But how do we separate the hydrogen molecules in the water from the oxygen molecules? And if we don't use water as a hydrogen source, where else can we get hydrogen?

    The simplest way of getting hydrogen from water is the one that Sir William Grove knew about more than 150 years ago: electrolysis. If you pass an electric current through water, the H2O molecules break down. Similar to fuel cell operation, this process uses an anode and a cathode, usually made from inert metals. When an electric current is applied to the water, hydrogen forms at the cathode, and oxygen forms at the anode. Although this process is slow, it can be done on a large scale.

    An alternative source for hydrogen is natural gas, which consists of naturally occurring hydrocarbons. A process called steam reformation can be used to separate the hydrogen in the gas from the carbon. At present, this is the most common method of industrial-scale production of hydrogen and would likely be the first method used to produce the hydrogen for fuel-cell vehicles. Unfortunately, this process uses fossil fuels -- the natural gas -- so if the point of building cars that run on hydrogen is to avoid depleting fossil fuel reserves, natural gas would be the worst possible source of this fuel yet with North America having the largest reserves in the world we have a 150-200 year step to the eventual holy grail of renewable energy with almost none if not truly no carbon footprint of green house gas.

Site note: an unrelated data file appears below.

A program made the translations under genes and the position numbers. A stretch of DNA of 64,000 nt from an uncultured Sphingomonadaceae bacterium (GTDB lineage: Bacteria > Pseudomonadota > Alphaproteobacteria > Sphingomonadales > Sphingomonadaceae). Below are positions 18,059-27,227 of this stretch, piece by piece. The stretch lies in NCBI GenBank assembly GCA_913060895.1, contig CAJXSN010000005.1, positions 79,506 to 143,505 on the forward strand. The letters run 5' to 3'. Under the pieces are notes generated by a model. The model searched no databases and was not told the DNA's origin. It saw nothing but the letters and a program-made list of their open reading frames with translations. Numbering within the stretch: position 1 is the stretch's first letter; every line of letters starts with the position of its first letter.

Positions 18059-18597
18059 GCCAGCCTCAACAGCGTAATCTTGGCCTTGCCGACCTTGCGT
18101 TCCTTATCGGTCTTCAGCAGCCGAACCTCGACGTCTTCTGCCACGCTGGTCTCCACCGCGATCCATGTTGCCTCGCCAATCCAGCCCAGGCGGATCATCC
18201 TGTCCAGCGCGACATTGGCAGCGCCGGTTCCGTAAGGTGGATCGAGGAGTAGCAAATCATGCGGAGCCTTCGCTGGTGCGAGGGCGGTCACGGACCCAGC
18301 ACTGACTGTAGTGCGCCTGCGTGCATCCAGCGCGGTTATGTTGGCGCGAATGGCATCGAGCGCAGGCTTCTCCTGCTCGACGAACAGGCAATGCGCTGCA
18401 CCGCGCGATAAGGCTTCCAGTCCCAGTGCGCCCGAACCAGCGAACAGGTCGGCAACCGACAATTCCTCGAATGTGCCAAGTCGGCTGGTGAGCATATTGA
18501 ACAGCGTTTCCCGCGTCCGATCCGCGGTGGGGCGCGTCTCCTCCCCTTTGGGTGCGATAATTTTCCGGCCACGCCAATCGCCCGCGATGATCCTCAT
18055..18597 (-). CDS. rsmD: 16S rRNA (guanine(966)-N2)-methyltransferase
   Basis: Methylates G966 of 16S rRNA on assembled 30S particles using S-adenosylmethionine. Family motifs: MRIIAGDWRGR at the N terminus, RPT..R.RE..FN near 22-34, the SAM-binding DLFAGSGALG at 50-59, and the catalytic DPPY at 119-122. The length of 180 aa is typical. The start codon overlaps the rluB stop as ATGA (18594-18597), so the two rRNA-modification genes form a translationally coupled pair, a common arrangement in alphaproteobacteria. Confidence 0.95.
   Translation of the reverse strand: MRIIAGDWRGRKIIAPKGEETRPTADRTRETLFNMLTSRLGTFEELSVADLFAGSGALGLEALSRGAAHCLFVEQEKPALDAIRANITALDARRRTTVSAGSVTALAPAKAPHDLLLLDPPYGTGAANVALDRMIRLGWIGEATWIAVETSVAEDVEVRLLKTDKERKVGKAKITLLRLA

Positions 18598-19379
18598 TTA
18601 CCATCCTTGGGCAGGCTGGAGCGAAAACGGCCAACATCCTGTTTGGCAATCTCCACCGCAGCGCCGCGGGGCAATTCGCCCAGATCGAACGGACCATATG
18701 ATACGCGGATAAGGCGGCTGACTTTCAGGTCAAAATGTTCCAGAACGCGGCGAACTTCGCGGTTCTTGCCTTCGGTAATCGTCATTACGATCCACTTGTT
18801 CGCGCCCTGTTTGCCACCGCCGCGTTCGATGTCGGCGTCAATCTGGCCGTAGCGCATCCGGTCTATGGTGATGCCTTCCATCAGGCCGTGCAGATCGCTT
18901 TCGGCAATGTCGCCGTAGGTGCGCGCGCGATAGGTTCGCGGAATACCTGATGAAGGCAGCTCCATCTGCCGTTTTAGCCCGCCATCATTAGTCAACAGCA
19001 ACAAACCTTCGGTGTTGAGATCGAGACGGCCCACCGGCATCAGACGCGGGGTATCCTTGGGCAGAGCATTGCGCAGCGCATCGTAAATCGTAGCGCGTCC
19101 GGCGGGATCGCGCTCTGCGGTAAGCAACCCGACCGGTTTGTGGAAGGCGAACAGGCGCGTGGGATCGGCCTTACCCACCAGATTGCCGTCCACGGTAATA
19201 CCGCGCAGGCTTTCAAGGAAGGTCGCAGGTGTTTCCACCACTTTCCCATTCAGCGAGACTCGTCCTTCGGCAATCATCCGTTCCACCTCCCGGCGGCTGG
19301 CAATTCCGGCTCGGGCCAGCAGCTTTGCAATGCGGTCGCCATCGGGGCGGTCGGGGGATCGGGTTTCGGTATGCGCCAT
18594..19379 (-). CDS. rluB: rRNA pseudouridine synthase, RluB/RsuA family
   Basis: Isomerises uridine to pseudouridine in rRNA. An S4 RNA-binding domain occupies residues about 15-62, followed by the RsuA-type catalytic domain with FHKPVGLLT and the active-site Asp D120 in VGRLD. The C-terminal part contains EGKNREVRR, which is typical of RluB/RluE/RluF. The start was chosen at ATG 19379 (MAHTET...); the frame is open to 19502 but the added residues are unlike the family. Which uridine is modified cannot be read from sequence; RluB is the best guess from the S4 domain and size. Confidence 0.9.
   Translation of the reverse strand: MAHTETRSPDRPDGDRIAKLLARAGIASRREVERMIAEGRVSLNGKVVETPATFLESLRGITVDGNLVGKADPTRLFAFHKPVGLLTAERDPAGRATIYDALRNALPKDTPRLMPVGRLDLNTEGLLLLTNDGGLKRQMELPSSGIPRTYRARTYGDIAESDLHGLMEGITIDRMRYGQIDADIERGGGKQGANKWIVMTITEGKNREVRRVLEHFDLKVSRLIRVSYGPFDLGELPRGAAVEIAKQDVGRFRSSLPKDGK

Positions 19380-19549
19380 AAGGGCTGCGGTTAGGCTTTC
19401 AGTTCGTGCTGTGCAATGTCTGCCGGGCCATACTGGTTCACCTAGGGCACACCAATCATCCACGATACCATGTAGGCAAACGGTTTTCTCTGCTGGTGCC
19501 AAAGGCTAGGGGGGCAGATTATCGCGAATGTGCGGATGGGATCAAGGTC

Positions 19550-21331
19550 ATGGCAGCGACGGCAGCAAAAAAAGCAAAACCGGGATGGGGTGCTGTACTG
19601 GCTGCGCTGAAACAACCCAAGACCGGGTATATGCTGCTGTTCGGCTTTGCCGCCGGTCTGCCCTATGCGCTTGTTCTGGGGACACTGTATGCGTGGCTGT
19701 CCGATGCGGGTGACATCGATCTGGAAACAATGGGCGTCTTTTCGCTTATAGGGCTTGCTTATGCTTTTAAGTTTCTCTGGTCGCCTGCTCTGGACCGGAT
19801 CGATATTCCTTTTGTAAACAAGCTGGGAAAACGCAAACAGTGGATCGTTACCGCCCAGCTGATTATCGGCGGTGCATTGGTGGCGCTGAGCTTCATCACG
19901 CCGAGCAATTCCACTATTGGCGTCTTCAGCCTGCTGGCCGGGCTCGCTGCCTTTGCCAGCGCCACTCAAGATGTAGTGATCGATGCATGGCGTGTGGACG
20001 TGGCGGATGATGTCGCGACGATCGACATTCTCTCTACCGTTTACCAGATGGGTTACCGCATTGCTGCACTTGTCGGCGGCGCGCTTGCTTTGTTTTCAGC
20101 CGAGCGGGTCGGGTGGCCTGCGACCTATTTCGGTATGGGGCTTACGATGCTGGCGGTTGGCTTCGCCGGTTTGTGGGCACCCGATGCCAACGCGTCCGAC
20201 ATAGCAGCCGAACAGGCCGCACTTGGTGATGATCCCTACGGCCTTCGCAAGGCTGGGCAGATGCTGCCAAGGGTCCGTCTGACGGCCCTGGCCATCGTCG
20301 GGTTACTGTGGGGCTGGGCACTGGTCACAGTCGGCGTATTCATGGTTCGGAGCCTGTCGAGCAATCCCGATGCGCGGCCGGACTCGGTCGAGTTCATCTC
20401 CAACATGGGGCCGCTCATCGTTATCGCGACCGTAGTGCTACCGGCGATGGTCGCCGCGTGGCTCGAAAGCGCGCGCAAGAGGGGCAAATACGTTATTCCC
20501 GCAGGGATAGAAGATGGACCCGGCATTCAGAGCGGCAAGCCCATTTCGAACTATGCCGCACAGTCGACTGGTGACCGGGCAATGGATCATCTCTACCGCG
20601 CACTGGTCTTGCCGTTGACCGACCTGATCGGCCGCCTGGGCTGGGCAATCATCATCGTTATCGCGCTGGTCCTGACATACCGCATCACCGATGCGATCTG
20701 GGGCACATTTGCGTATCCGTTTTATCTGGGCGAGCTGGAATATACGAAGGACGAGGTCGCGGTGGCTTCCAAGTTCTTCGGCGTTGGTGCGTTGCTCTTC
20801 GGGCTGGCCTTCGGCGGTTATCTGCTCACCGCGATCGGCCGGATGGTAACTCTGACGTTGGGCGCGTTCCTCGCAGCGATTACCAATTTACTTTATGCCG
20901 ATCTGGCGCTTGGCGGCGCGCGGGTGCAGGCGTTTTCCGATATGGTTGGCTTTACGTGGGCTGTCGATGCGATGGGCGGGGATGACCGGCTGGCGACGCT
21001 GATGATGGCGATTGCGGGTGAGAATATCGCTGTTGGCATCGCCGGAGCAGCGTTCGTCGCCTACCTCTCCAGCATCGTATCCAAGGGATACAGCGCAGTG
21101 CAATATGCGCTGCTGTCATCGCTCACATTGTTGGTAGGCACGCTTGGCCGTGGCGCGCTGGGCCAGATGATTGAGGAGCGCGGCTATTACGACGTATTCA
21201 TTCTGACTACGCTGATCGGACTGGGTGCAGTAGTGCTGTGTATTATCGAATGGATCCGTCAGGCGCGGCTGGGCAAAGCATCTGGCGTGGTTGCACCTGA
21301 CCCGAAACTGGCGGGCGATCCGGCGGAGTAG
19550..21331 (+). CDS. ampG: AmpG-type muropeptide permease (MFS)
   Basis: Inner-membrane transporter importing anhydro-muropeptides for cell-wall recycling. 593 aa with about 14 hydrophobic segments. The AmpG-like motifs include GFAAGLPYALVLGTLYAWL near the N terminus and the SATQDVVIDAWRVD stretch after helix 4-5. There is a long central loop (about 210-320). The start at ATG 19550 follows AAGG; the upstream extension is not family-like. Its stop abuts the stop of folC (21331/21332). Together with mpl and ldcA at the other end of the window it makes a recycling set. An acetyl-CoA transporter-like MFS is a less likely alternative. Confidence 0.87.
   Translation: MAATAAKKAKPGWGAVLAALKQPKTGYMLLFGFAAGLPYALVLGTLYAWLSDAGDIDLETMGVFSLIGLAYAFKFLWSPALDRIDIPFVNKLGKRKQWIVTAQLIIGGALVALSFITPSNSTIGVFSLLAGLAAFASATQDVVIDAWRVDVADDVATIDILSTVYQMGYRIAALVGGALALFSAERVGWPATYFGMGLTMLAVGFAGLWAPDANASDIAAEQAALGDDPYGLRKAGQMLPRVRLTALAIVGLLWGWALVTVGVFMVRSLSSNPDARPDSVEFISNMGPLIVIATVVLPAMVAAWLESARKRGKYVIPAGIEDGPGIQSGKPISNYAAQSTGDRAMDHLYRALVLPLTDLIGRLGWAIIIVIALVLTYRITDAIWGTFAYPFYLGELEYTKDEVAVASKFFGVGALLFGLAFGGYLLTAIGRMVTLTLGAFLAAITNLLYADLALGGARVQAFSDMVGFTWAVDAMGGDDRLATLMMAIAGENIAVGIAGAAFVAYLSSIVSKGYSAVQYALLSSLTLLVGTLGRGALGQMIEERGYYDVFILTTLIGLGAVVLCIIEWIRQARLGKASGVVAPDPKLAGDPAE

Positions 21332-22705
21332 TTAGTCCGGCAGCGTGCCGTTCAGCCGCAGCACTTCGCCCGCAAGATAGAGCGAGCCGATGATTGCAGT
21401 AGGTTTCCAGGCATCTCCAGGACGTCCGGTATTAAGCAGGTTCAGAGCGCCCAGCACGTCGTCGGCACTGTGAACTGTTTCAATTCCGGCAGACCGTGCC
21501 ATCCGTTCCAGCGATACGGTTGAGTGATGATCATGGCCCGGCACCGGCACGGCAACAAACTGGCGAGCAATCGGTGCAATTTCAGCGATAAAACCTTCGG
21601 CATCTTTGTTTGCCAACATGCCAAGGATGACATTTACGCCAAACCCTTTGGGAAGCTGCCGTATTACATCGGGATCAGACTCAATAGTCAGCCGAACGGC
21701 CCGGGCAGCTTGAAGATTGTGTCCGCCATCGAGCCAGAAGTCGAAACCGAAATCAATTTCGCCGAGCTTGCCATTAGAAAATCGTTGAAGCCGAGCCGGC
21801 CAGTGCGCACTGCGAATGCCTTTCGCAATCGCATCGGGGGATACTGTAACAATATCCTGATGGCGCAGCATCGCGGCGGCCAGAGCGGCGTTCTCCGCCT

Some experts have suggested that it might be possible to build miniature hydrogen plants that will fit in the average person's garage, so it won't even be necessary to drive to the local fueling station to fill up the car's hydrogen tank. The most extreme form of this idea has been the suggestion that electrolysis could be performed inside the car itself, which would make possible the astounding idea of a car that runs on water! However, the power for the electrolysis has to come from some sort of battery, so a water-powered car would need to be periodically recharged.